Changes in bacterial flora have also been associated with specific drugs that are used to treat patients (Scheperjans, 2015). However, it is still unclear if the prevalence of certain bacteria can influence the metabolism of drugs and affect the regulation of motor symptoms.
Although all these investigations present a relation between intestinal flora and Parkinson's disease, the evidence is very limited to issue conclusions about the relevance of treatments that involve the intestinal flora for the disease. These studies have not made clear whether changes in the intestinal flora are a cause or consequence of Parkinson's disease. Therefore, the relationship between certain types of bacteria in the intestinal flora and the processing of medications administered to patients should be properly investigated before proposing the intestinal flora as a target for treatment.
In recent years, a model of disease progression that involves inflammation in the intestine has become more important. This model tries to combine evidence of reports of patients with intestinal inflammation, associations of Parkinson's disease with other intestinal diseases and the implication of important agents for Parkinson's disease with immunological processes in our body. A greater probability (28%) of developing Parkinson's disease was reported in a considerable number of patients with inflammatory bowel diseases. One of these diseases is Crohn's disease, an intestinal disorder related to Parkinson's disease due to a gene ( LRRK2 ) associated with these two diseases, which has a role in the regulation of inflammatory processes.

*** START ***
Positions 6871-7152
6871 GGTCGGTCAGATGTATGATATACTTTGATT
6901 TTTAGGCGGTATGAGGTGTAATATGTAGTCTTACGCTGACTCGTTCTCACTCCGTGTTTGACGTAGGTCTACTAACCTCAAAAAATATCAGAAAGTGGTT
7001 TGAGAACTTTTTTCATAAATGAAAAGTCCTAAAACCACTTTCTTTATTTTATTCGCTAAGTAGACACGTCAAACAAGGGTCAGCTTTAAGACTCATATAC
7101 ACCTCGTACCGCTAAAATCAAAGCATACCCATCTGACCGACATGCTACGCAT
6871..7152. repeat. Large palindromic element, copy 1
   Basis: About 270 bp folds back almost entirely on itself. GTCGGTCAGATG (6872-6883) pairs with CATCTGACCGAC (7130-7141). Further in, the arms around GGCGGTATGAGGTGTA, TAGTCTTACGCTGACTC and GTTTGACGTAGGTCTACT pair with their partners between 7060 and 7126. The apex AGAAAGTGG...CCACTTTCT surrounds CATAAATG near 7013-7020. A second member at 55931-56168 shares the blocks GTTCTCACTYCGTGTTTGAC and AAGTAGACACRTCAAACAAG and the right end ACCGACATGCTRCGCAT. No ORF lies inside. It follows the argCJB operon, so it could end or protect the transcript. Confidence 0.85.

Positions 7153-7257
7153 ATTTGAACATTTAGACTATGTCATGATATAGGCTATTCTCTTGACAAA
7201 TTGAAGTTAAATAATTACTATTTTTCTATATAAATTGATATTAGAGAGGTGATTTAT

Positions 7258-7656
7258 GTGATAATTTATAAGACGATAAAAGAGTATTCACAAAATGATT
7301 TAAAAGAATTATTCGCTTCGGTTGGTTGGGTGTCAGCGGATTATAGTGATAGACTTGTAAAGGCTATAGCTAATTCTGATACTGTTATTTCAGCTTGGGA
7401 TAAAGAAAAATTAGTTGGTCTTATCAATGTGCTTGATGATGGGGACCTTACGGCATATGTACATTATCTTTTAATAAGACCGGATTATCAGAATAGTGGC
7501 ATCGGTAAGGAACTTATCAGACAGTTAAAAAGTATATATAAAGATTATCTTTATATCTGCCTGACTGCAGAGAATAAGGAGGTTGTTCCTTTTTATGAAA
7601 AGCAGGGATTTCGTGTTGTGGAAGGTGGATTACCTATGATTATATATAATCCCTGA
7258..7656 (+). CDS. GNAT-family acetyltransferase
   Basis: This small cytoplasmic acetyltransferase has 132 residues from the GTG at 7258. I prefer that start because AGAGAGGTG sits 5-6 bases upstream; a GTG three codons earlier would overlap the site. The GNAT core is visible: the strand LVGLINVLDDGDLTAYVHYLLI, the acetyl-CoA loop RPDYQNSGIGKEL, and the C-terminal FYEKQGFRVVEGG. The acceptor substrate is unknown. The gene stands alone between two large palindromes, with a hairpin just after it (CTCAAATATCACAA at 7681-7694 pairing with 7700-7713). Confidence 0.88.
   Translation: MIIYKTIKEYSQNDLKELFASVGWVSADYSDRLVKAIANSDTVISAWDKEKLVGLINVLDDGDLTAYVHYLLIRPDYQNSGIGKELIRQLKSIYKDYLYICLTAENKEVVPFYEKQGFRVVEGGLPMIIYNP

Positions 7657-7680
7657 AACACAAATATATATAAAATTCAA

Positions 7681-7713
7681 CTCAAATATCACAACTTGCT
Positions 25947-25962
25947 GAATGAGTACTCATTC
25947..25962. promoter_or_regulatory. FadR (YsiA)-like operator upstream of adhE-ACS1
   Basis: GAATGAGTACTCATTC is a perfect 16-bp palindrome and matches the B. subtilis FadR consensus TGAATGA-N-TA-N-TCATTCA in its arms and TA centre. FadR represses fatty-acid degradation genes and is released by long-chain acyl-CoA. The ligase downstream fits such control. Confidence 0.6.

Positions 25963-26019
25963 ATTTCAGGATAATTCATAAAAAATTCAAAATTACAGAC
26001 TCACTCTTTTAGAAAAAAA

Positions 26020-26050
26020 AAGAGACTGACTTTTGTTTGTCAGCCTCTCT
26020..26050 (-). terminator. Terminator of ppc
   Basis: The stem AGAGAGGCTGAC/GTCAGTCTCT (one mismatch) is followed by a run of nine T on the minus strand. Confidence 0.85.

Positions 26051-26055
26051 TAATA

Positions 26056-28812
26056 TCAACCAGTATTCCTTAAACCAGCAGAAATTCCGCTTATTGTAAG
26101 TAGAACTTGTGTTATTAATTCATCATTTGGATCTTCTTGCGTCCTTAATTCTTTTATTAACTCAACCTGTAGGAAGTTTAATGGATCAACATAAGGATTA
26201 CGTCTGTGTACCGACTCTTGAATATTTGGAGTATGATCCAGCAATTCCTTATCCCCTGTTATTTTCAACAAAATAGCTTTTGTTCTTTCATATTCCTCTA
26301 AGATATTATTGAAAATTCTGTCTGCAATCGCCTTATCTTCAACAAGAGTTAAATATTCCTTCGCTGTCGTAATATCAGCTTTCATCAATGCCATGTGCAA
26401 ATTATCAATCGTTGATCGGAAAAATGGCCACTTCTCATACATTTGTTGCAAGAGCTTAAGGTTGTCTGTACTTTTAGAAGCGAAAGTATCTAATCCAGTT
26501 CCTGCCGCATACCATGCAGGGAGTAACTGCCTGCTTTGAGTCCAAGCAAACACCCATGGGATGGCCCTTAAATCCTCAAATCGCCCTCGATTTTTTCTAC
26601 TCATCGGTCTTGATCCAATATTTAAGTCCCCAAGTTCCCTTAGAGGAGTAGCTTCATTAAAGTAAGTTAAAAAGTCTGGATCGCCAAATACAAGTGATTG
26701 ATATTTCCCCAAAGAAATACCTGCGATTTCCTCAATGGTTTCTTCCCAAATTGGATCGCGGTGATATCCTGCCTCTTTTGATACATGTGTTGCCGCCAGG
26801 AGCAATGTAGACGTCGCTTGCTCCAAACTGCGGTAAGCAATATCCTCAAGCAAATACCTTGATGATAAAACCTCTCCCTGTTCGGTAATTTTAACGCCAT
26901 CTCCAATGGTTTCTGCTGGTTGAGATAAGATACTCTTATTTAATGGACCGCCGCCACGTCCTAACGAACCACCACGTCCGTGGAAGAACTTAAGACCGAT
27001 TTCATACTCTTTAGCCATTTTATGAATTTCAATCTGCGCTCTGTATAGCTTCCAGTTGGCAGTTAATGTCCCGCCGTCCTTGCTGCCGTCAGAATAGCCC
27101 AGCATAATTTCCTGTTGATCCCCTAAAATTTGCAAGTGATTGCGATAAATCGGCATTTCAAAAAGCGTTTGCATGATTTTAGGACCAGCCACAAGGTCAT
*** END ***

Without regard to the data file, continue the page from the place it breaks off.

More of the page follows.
Do you remember alpha-synuclein? now more studies relate it to processes of immune response and inflammation. Increased inflammatory activity may increase alpha-synuclein levels in the intestine and in the brain. It has also been observed that alpha-synuclein stimulates inflammatory responses by promoting a cycle that further complicates the disease and would help the spread to other organs and tissues.
The model now suggested indicates that an external factor could trigger an immune response of chronic inflammation, which, when not regulated by the organism, would affect the intestinal flora and the production of proteins such as alpha-synuclein. The accumulation of defective alpha-synuclein would spread from the intestine to the brain through the vagus nerve and from there it would affect different neurons, including those that produce dopamine, to give rise to Parkinson's disease.
Although this model combines Braak's observations with recent findings about the disease, it still does not conclude whether intestinal complications are a cause or consequence of the disease. It is known that the intestinal symptoms of the disease precede the motor, but this does not indicate that the cause of the disease is in the intestine. Nor does it explain why a proportion of patients do not present intestinal disorders, nor does it resolve the aforementioned inconsistencies of the Braak system. In addition, this new model does not exclude the possible existence of an external factor that would cause intestinal inflammation, so in this case the intestinal anomalies would not represent the true origin.
All these studies begin to give more indications of the different faults in the organism that occur in Parkinson's disease. As mentioned above, it is possible that Parkinson's disease has different origins, which explains the different symptoms and patterns of progression in each of the patients. This also agrees with the difficulties that exist to establish an effective treatment for this disease, since each patient develops differently.
July 4, 2018 by Melissa Leija Salazar